That voice or those voices have quite a strong influence over most of us. These stories can quite quickly and easily be mistaken for truths. They often have the power and capacity to incapacitate us, to swell that lump of fear and ring in the naysayers at the back of our minds.

Stories we tell are often not true

But it’s not all doom and gloom, because it at these junctions that growth and awareness can develop, unfold and can change the trajectory of the stories being developed or told in our heads.

No one other than you can hear this story. Which means no one other than you can change the tune, the tone, the content and make that story ring truer than its original shitty first draft. The shitty first draft that many accept as being the final polished and buffed piece that the world sees.

Dr Brené Brown talks of her internal dialogue as one that can either cripple her or fire her up to get on with her intention to keep showing up for the world. To continue writing, researching, presenting her ideas. Rewriting that story where she is the imposter and her story is full of doubt, fear, and vulnerability.

Sound familiar?

Recently I was talking with a friend about my ability to upsell, wax lyrical and prioritise my work for others and the work they do. However, when it comes to my own work, skill set, experience and abilities I am completely paralysed. By not only a very strong sense of fear and vulnerability (oh my goodness I don’t know everything, what if someone finds out!) But also imposter syndrome. Despite my training and educational background, over 15 years of experience and a university degree. I still seem to believe the story in my head. It reads like this – I’m not enough to do this work. I’ve not got enough experience. I have to get more qualifications. I need to work for other people, use their skills, experience, and business as a buffer to hide behind. To shield myself from being exposed as an imposter. These are huge excuses for not letting my own innate skills loose, and actually being brave enough to be successful. Which is contrary to the fear I tell myself of being afraid of failing. Which, I am not. Funnily enough.

“If we deny our stories, they own us,” says Brené Brown. “When we own our stories, we get to write the ending. When we deny our stories and disengage from tough emotions, they don’t go away – they own us, then they define us. Our job is not to deny the story, but to defy the ending – to rise strong, reckon with our story and rumble with the truth until we get to a place where we think, yes. This is what happened. This is my truth. And I will choose how this story ends.”

The shitty first draft (sfd)

When I first read about this in Brené Brown’s book, Rising Strong, it took a bit of digesting. Probably because my fears realised they were about to be caught out. The biggest question that came up was, Why would writing our stories be of any use? Eventually, it dawned on me that if our stories are out of our heads and in the real world positioned next to other items for scale and perspective we’d see what shitty stories they really are. How irrelevant they actually are in relation to not only the truth but also reality.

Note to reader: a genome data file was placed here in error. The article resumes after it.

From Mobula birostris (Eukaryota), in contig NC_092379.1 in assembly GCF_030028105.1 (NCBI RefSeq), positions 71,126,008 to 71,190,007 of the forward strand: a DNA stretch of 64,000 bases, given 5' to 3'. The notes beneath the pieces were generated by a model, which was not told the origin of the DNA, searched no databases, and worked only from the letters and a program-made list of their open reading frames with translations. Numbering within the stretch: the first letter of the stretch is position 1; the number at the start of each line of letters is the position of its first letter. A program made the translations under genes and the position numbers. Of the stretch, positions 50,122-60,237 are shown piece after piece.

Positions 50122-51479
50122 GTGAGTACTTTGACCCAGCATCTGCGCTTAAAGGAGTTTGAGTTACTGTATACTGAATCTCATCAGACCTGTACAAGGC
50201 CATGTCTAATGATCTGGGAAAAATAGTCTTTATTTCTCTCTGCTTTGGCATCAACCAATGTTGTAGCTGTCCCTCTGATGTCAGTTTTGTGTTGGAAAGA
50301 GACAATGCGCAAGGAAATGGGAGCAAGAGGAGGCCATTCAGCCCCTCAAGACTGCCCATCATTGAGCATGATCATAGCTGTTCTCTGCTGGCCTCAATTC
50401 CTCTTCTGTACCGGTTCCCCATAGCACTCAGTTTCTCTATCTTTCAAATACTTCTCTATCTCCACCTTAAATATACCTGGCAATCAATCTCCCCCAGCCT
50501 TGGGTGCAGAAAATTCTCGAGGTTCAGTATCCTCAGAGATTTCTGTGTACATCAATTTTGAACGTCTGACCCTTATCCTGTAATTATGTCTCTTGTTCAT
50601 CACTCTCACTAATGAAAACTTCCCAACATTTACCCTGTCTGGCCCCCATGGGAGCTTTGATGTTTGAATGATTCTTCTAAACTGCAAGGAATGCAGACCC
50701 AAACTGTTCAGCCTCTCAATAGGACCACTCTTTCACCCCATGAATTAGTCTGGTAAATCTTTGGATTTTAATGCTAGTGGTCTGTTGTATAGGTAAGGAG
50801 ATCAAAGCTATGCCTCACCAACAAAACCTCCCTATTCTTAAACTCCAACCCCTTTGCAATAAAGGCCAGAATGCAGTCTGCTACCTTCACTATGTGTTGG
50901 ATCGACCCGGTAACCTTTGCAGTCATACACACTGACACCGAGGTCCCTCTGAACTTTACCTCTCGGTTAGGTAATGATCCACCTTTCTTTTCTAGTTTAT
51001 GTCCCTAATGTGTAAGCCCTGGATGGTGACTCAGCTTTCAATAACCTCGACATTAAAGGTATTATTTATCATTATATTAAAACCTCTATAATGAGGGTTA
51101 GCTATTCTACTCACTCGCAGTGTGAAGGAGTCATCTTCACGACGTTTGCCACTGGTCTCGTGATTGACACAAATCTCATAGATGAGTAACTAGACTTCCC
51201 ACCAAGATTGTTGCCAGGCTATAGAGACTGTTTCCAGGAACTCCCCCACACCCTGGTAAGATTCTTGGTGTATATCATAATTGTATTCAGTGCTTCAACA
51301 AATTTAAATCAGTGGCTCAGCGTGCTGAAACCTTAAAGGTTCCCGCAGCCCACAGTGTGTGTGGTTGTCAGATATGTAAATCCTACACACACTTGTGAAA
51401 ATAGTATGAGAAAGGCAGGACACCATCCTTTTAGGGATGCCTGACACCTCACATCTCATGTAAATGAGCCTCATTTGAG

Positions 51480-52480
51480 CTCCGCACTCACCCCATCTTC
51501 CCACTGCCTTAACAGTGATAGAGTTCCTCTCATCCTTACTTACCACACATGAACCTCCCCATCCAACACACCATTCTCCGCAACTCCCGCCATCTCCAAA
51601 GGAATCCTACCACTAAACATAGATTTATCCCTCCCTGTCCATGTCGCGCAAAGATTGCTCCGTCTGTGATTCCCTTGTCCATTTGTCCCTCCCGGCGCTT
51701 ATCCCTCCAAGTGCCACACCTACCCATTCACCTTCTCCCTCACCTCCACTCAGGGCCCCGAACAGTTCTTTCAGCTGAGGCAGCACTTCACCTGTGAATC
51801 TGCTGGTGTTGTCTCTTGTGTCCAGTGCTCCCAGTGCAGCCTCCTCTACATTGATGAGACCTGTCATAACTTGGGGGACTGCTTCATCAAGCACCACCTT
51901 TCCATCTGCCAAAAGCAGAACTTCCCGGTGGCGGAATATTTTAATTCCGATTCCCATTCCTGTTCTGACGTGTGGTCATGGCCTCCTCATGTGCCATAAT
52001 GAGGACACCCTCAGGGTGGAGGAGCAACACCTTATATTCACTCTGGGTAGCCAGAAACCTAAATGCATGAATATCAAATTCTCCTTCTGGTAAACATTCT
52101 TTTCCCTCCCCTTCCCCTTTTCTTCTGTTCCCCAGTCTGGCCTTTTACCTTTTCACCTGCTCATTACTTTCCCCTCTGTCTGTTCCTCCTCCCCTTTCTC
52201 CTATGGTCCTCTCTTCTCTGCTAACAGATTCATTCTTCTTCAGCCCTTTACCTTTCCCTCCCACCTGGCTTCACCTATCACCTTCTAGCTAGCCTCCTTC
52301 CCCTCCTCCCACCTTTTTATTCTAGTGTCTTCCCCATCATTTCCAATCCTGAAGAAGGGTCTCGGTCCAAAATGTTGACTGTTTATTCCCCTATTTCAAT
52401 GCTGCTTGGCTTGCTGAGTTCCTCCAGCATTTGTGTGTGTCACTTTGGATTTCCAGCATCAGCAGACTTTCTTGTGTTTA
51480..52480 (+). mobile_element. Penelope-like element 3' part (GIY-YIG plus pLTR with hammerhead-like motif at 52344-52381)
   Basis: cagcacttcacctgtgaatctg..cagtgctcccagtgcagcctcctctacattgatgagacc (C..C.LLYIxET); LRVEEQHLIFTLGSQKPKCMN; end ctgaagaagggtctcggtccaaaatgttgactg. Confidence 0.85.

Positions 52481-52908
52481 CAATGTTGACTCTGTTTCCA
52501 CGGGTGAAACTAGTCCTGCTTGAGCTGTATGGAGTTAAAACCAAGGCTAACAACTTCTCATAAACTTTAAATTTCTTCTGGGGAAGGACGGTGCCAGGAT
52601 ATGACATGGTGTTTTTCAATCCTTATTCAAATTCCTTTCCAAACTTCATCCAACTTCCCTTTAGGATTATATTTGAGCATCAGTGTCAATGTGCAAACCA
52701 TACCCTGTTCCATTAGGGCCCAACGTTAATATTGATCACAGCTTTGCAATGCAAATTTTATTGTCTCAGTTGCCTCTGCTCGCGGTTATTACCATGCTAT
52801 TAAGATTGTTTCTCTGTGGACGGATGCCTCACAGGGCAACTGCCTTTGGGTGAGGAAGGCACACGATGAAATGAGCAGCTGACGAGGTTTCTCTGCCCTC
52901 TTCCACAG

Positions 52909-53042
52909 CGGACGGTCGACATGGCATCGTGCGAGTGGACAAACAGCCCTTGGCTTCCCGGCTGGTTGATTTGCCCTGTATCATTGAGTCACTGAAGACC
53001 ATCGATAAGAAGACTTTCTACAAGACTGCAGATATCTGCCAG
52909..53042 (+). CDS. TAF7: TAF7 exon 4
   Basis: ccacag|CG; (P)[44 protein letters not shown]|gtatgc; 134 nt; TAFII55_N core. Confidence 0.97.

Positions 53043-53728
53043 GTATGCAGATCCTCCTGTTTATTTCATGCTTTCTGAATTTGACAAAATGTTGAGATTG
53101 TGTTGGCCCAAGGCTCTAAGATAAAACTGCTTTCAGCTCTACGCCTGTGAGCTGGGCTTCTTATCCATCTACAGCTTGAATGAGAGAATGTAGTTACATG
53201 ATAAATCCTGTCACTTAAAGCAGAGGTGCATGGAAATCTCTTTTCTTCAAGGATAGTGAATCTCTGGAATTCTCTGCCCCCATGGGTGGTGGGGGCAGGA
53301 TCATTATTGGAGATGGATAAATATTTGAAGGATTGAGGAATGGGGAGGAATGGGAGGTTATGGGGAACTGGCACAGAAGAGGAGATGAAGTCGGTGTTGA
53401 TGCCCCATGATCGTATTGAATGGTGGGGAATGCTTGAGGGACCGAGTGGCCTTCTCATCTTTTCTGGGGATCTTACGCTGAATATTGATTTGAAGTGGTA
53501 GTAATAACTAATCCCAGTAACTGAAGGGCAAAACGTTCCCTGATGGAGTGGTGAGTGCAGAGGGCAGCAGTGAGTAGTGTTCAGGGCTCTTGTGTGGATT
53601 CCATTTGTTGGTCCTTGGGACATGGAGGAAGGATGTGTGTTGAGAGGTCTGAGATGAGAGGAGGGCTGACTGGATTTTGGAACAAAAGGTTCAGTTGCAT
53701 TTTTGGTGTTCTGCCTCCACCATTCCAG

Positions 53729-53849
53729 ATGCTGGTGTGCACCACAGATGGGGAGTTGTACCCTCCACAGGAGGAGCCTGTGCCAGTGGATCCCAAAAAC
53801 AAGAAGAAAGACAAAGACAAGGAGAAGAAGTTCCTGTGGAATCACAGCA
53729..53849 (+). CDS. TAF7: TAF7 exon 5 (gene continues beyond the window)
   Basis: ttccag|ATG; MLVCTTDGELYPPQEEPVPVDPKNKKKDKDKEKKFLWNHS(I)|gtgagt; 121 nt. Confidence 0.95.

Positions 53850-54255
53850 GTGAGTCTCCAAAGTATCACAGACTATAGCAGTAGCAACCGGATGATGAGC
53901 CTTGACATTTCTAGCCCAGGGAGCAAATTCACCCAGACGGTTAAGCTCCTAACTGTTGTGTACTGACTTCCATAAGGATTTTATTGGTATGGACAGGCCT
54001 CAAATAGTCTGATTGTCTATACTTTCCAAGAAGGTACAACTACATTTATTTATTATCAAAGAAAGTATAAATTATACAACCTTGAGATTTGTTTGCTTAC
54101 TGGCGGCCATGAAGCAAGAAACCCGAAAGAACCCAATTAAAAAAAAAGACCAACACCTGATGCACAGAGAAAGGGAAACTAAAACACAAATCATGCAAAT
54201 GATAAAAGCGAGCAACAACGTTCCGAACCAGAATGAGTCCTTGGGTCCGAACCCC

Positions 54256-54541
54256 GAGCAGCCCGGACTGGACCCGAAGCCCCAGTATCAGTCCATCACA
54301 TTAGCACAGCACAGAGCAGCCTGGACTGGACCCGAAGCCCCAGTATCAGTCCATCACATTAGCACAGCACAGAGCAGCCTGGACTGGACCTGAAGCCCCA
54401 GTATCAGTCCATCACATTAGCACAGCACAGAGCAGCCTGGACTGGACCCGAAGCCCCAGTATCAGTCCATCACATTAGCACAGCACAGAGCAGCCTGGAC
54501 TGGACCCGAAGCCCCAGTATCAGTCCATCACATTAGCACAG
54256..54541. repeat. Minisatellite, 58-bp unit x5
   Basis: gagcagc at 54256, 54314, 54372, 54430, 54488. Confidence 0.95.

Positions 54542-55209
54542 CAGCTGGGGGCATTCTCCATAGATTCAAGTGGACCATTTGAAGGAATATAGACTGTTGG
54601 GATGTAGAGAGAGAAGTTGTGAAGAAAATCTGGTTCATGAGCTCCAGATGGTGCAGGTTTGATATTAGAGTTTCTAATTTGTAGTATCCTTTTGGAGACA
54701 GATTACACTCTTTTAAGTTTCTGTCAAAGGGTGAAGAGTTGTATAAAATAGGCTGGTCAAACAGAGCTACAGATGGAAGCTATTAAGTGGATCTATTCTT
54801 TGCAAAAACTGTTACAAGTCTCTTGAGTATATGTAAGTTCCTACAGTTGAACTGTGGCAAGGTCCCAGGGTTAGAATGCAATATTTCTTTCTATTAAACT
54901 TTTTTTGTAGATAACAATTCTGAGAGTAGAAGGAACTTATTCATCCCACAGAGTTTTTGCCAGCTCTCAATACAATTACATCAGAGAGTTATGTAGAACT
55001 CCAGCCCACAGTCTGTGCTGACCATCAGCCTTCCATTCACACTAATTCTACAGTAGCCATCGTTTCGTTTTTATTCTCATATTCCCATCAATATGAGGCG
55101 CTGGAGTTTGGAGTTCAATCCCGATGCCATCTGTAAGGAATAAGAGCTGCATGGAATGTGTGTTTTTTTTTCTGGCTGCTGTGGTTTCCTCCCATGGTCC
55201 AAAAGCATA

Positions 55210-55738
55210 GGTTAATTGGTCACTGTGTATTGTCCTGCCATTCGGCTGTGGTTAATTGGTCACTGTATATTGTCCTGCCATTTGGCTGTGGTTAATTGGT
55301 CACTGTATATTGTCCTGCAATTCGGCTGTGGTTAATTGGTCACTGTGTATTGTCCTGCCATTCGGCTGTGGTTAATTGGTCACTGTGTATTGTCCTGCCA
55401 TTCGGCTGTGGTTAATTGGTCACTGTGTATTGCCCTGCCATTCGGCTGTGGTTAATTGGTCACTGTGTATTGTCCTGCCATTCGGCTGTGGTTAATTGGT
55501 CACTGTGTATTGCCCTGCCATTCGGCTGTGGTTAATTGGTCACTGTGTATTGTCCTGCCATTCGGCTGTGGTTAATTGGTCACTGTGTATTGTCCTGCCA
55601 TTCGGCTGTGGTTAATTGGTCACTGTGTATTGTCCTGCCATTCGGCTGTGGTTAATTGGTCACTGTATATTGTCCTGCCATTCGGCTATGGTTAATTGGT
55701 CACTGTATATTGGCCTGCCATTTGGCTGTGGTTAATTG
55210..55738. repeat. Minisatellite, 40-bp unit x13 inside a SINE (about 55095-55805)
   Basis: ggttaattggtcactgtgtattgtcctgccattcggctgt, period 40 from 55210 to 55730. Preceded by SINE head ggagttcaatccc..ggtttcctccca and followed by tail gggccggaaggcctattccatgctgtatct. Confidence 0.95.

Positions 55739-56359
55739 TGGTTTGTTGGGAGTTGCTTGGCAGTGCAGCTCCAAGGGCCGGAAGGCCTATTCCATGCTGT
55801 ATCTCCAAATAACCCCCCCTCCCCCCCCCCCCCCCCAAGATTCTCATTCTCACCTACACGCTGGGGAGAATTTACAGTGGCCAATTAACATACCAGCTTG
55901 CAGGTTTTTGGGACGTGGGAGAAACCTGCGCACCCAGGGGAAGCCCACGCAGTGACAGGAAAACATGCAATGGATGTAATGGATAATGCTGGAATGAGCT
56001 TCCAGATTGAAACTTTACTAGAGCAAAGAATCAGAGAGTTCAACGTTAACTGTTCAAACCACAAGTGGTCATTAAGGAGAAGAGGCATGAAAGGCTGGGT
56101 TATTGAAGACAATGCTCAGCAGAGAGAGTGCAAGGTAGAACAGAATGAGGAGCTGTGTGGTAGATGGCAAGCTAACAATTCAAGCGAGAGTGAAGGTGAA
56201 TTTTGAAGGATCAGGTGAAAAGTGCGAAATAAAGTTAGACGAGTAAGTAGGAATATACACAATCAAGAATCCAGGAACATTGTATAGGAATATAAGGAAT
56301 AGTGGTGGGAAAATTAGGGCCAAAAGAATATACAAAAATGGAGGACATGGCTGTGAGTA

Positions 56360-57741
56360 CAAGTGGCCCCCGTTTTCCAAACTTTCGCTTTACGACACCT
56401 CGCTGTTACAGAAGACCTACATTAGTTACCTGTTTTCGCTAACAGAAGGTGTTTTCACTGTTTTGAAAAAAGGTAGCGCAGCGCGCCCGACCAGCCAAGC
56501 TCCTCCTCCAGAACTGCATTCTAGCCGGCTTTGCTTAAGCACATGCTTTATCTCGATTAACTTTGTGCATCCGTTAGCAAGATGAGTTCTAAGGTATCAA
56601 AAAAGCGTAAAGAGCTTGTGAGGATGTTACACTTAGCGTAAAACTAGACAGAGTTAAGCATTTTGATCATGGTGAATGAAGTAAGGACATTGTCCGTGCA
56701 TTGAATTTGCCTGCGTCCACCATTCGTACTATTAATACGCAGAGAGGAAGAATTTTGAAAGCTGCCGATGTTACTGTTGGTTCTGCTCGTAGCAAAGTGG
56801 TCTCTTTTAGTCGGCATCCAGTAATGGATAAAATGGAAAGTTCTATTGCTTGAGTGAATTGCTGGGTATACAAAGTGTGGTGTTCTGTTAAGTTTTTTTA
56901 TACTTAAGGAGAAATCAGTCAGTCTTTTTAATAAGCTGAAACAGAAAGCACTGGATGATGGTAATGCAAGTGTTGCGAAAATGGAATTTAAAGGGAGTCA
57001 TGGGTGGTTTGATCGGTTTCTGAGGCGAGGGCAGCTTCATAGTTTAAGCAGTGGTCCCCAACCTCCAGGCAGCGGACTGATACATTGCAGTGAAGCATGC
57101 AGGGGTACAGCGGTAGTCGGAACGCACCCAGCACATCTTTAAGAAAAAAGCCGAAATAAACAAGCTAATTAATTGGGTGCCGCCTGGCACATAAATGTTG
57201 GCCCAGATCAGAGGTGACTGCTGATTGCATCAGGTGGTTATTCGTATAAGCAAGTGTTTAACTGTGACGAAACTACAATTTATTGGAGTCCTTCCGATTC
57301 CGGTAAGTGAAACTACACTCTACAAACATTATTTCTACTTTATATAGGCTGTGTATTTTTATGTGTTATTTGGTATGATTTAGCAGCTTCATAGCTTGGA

Fellow fear facer and author Elizabeth Gilbert wrote an exceptional letter to fear in her book Big Magic.

 

The stories fear tells us

 

The sfd

Not everyone is a storyteller, a writer or inclined to put their innermost thoughts on paper (or on a computer). I know there are days where I can’t even sit still long enough to write a sentence, so my suggestions are these. Take out the medium that you feel most at ease with communicating these stories.

  • writing, stories, poems, lyrics, emails, notes, permission slips
  • painting, drawing, sculpting, carving
  • photographs or videos
  • speak the stories through songs, a vlog, podcast, voice recording on your phone, conversation with another person

The SFD doesn’t need to be public, it just needs to be out of your head and exposed for what it really is. Bullshit.

I always say to my students. Ask the question. Get the clarification. Make the statement. You are not the only one in the room feeling that way. By raising your hand and putting yourself in a space of vulnerability I can guarantee that at least one other will feel the same. They will be moved to either support you and contribute to the story or write/speak their own version.

Like all good stories, they need space and time to be told. So carve out a niche of time and get those words or images out of your head. Start that shitty first draft and see it for what it is. Fear. Vulnerability. Self-doubt. Acknowledge it, take responsibility for it. But don’t believe it. Please, don’t believe it.

Reigning in the stories

Brené, who has interviewed artists, CEOs, parents, teachers and military leaders as part of her mission to uncover what it takes to lean into vulnerability in the name of being courageous, suggests a few key points in order to ‘rise strong’ in the face of a roadblock, stumble (or sinkhole).

1.    Acknowledge when you’re getting caught in emotion

The physiological signs of this can be different for everyone but may involve sweaty palms, tingly insides, dizziness, racing heart, rushing thoughts.

2.    Own your story 

Acknowledge your fears and worries to yourself and identify what they are, exactly. You will probably recognise that they’re somewhat exaggerated versions of the actual truth.

3.    Go searching for the truth

Take it gently, this might involve, confessing to the person your SFD is about or involving and saying something along the lines of ‘In my head, the story I’m telling myself is…’

4.    Create a new story

In most situations, it’s possible to identify what the real issue is. Overwhelm, stress, tiredness, PMS, and more are all contributors to the story. The rest? Pure confabulation.

5.    Challenge your themes

If you’re serious about getting up and out of the SFD vicious circle, review your SFDs and pull out the recurring themes that you’re concocting on a regular basis about situations in your life, about people, about circumstances. Acknowledge the underlying false beliefs that may be plaguing you.

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If you need more help or coaching please get in touch here or info(@)wayfairer.net

Framing stories.